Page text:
There are over 170 dividend ETFs in the U.S. and many are
Despite volatility on the interest rate front that pressured
some previously income-generating sectors like consumer staples
and utilities, investors have continued to pour cash into some
dividend ETFs, particularly the largest dividend ETFs.
Year-to-date, the Vanguard Dividend Appreciation ETF (NYSE:
), the SPDR S&P Dividend ETF (NYSE:
) and the iShares Select Dividend ETF (NYSE:
) have raked in over $4.6 billion combined.
Some Dividend ETFs Prove Sturdy As Rates Rise
Some international dividend ETFs have been solid performers
and impressive gathers of assets as well. For example, the
iShares International Select Dividend ETF (NYSE:
) is up almost nine percent this year and has attracted over $956
million in new assets. IDV is just one example, but amid the
spate of new dividend ETFs that have debuted this
are some interest global options. Just look at the following
SPDR S&P Global Dividend ETF (NYSE:
) WDIV, which debuted in late May, tracks the S&P Global
Dividend Aristocrats Index. That is the global equivalent of the
index that SDY tracks, but in the case of WDIV its index only
includes companies "that have followed a managed-dividends policy
of increasing or stable dividends for at least ten consecutive
according to State Street
. Companies in SDY have to dividend increase streaks of at least
Although WDIV has just $6.45 million in assets under
management, it has returned seven percent since its debut.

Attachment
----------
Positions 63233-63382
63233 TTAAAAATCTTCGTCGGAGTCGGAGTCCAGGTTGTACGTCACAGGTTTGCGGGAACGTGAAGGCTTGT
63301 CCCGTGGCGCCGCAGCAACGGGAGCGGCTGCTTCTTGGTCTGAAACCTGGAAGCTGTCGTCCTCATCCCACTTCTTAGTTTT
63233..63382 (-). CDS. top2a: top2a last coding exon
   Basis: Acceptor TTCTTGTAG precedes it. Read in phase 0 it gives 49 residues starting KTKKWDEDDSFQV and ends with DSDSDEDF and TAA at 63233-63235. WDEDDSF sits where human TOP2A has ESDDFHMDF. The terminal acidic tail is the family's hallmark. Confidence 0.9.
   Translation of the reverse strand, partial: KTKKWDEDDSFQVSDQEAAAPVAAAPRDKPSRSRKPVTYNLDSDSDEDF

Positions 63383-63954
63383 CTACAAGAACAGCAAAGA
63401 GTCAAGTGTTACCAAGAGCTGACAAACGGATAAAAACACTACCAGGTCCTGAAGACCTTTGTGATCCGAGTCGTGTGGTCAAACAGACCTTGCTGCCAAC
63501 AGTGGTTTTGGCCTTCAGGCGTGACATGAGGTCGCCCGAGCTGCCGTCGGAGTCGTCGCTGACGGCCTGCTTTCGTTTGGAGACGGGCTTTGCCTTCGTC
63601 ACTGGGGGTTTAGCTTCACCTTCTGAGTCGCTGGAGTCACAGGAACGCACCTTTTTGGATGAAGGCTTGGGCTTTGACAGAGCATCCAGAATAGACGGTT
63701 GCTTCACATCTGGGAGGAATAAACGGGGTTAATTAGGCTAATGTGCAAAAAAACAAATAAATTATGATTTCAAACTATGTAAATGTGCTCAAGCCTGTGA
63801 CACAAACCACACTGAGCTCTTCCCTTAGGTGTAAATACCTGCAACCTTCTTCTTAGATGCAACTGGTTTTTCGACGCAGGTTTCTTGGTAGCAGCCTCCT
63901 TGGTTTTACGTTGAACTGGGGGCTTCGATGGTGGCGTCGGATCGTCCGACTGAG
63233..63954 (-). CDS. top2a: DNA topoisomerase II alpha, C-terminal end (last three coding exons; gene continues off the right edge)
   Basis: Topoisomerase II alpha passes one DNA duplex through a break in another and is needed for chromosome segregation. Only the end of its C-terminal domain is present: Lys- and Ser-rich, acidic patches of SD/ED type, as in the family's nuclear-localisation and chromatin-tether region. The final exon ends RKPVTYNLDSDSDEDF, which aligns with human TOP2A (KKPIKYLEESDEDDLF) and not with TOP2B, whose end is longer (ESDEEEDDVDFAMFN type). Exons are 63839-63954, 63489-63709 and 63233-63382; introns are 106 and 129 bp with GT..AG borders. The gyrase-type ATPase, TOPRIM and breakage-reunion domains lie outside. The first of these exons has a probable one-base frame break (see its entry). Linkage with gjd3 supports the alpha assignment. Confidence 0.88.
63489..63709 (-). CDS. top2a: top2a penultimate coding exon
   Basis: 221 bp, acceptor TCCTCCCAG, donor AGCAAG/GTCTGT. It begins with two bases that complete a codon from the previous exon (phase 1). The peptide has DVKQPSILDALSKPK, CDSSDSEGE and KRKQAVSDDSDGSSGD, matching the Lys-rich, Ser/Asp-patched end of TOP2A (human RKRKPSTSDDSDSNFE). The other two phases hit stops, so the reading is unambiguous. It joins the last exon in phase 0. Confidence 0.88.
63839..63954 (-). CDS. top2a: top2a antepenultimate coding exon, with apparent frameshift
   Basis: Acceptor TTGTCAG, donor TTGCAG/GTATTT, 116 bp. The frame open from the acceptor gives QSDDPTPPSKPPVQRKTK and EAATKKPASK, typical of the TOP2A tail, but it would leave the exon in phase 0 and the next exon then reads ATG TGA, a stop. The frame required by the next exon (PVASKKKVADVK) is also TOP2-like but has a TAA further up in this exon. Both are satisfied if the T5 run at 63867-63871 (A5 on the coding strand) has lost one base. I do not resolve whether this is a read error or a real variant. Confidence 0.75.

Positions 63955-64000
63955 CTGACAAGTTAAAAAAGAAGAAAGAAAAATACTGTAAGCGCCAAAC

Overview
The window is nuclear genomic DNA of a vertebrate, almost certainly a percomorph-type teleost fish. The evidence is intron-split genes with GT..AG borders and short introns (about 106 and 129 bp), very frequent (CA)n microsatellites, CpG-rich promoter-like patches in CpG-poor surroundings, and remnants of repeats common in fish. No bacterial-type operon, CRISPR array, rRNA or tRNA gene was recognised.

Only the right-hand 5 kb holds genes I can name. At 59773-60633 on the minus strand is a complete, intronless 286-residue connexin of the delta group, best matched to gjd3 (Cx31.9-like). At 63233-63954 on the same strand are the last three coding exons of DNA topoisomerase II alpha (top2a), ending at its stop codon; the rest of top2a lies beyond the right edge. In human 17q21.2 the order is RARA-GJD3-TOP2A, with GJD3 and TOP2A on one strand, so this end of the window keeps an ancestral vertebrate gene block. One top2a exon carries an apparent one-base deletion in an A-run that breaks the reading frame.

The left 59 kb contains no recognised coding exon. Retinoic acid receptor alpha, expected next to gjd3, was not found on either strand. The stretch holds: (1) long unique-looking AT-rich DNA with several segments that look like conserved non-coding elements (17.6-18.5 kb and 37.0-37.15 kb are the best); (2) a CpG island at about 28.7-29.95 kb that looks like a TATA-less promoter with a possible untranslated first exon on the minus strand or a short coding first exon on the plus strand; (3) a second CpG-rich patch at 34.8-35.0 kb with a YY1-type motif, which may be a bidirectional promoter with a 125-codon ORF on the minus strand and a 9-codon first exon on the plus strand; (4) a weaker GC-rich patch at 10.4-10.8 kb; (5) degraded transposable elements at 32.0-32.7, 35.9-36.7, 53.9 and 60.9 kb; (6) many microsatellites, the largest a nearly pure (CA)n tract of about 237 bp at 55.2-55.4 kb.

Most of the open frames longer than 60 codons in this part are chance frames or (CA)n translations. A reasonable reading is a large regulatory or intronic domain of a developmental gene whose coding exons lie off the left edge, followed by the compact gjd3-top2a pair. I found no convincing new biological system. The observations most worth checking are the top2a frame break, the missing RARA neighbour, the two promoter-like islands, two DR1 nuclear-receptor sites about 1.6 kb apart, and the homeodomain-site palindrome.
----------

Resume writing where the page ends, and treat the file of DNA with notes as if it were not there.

Investors should note with WDIV "global" does not mean "ex-U.S."
as the U.S. is the ETF's largest country weight at almost 18.1
percent. Canada, the U.K., Australia and France round out the new
fund's top-five country allocations. Financials, utilities and
industrials combine for over 64 percent of WDIV's sector
While dividend increase streaks
should not be the lone determining factor
in selecting dividend ETFs, many income investors find comfort in
knowing companies they are considering investing in consistently
boost payouts. That bodes well for WDIV's long-term staying
WisdomTree Emerging Markets Dividend Growth Fund (NYSE:
) The concept of dividend growth is not confined to developed
markets. Recent emerging markets dividend growth, which has come
with a growing number of dividend ETFs, proves as much. DGRE
debuted in early August, but is already off to a decent start
with over $15.8 million in AUM.
While the fund aims to capture dividend growth, it does not
rely on dividend increase streaks as a way of doing so. Rather,
DGRE qualifies as one of a growing number of
fundamentally-weighted ETFs that embrace different weighting
methodologies. DGRE constituent companies are evaluated on
long-term earnings growth expectations, return on equity and
return on assets in an effort to find what emerging markets firms
will be great dividend payers in the future, not yesterday.
Valuation fans will like this ETF because some of the
countries that have the
the lowest P/E ratios
in the MSCI Emerging Markets Index are well-represented here.
That group includes Brazil, Russia, China and Turkey, which
combine for more than 37 percent of DGRE's weight.
For more on ETFs, click
Disclosure: Author does not own any of the securities
(c) 2013 Benzinga.com. Benzinga does not provide investment
advice. All rights reserved.
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